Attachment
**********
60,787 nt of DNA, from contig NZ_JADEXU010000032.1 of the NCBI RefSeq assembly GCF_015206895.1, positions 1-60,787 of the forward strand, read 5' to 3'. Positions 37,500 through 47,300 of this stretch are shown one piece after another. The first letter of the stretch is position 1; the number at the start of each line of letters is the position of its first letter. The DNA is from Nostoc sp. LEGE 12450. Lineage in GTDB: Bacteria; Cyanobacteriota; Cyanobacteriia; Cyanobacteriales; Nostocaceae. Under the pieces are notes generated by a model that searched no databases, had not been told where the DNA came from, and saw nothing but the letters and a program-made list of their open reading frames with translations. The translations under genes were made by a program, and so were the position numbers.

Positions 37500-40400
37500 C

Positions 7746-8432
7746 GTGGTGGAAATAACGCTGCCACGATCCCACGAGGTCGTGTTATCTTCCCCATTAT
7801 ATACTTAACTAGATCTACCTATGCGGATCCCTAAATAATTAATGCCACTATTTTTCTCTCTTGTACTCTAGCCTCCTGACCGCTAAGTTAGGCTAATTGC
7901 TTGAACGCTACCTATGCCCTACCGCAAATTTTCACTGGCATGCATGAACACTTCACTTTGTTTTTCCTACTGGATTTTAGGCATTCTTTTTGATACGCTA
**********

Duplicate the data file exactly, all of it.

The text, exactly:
60,787 nt of DNA, from contig NZ_JADEXU010000032.1 of the NCBI RefSeq assembly GCF_015206895.1, positions 1-60,787 of the forward strand, read 5' to 3'. Positions 37,500 through 47,300 of this stretch are shown one piece after another. The first letter of the stretch is position 1; the number at the start of each line of letters is the position of its first letter. The DNA is from Nostoc sp. LEGE 12450. Lineage in GTDB: Bacteria; Cyanobacteriota; Cyanobacteriia; Cyanobacteriales; Nostocaceae. Under the pieces are notes generated by a model that searched no databases, had not been told where the DNA came from, and saw nothing but the letters and a program-made list of their open reading frames with translations. The translations under genes were made by a program, and so were the position numbers.

Positions 37500-40400
37500 C

Positions 7746-8432
7746 GTGGTGGAAATAACGCTGCCACGATCCCACGAGGTCGTGTTATCTTCCCCATTAT
7801 ATACTTAACTAGATCTACCTATGCGGATCCCTAAATAATTAATGCCACTATTTTTCTCTCTTGTACTCTAGCCTCCTGACCGCTAAGTTAGGCTAATTGC
7901 TTGAACGCTACCTATGCCCTACCGCAAATTTTCACTGGCATGCATGAACACTTCACTTTGTTTTTCCTACTGGATTTTAGGCATTCTTTTTGATACGCTA